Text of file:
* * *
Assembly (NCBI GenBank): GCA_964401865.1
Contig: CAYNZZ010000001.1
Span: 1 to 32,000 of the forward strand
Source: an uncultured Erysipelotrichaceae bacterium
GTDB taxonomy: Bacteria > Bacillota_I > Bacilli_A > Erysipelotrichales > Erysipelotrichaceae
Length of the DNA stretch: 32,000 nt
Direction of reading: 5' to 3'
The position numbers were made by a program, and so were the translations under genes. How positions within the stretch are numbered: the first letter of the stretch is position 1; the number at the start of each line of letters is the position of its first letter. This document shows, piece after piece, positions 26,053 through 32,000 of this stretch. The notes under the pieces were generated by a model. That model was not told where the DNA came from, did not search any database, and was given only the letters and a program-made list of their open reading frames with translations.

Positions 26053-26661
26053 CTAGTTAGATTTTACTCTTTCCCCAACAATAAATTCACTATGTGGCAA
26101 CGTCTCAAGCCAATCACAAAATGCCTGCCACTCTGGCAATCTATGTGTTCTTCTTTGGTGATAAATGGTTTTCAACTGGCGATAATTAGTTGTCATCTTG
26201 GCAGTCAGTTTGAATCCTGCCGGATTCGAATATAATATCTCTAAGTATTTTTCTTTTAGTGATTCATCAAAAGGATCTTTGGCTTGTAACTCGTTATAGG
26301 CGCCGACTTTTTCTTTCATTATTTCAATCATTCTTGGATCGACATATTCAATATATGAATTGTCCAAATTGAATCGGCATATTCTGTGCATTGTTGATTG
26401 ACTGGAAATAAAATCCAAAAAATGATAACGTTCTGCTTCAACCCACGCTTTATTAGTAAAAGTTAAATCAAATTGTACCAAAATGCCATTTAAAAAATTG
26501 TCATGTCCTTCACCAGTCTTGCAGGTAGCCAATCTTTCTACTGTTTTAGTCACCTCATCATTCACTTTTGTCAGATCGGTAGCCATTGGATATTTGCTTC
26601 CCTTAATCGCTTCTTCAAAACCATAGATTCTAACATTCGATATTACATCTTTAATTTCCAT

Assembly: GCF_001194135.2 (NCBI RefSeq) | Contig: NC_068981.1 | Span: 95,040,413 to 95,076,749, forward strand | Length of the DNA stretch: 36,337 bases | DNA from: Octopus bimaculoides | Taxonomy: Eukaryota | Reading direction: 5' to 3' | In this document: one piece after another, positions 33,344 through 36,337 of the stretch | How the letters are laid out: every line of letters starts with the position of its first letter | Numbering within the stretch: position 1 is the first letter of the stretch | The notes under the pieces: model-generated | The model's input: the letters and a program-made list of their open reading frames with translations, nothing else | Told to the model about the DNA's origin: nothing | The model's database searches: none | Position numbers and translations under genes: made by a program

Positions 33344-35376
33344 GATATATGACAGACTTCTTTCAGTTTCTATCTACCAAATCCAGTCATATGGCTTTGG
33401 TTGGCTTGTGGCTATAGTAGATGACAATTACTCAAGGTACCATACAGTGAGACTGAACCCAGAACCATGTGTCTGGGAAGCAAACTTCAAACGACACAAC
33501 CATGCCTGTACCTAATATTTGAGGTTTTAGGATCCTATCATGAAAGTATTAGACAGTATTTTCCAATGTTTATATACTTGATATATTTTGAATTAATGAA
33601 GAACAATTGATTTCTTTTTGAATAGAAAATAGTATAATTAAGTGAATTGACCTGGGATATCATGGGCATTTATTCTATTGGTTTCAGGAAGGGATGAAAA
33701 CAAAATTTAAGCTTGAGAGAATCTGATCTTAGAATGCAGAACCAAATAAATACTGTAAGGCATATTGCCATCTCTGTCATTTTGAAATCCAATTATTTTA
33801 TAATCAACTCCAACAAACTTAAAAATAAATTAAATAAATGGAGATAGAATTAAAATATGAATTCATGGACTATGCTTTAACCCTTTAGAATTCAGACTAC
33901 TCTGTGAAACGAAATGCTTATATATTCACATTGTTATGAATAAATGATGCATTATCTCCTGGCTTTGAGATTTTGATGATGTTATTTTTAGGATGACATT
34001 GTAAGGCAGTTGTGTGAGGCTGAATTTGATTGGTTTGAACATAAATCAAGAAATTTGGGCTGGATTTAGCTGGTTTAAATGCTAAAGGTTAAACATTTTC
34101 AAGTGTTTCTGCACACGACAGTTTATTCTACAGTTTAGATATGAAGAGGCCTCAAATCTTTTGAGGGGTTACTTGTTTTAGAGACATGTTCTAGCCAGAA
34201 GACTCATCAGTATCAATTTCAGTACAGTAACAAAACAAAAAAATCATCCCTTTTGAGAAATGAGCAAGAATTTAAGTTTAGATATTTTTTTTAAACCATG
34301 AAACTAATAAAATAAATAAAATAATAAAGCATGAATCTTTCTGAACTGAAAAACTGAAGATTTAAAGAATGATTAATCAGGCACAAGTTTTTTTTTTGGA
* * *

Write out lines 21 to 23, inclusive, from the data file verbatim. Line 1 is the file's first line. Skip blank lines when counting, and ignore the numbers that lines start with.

33501 CATGCCTGTACCTAATATTTGAGGTTTTAGGATCCTATCATGAAAGTATTAGACAGTATTTTCCAATGTTTATATACTTGATATATTTTGAATTAATGAA
33601 GAACAATTGATTTCTTTTTGAATAGAAAATAGTATAATTAAGTGAATTGACCTGGGATATCATGGGCATTTATTCTATTGGTTTCAGGAAGGGATGAAAA
33701 CAAAATTTAAGCTTGAGAGAATCTGATCTTAGAATGCAGAACCAAATAAATACTGTAAGGCATATTGCCATCTCTGTCATTTTGAAATCCAATTATTTTA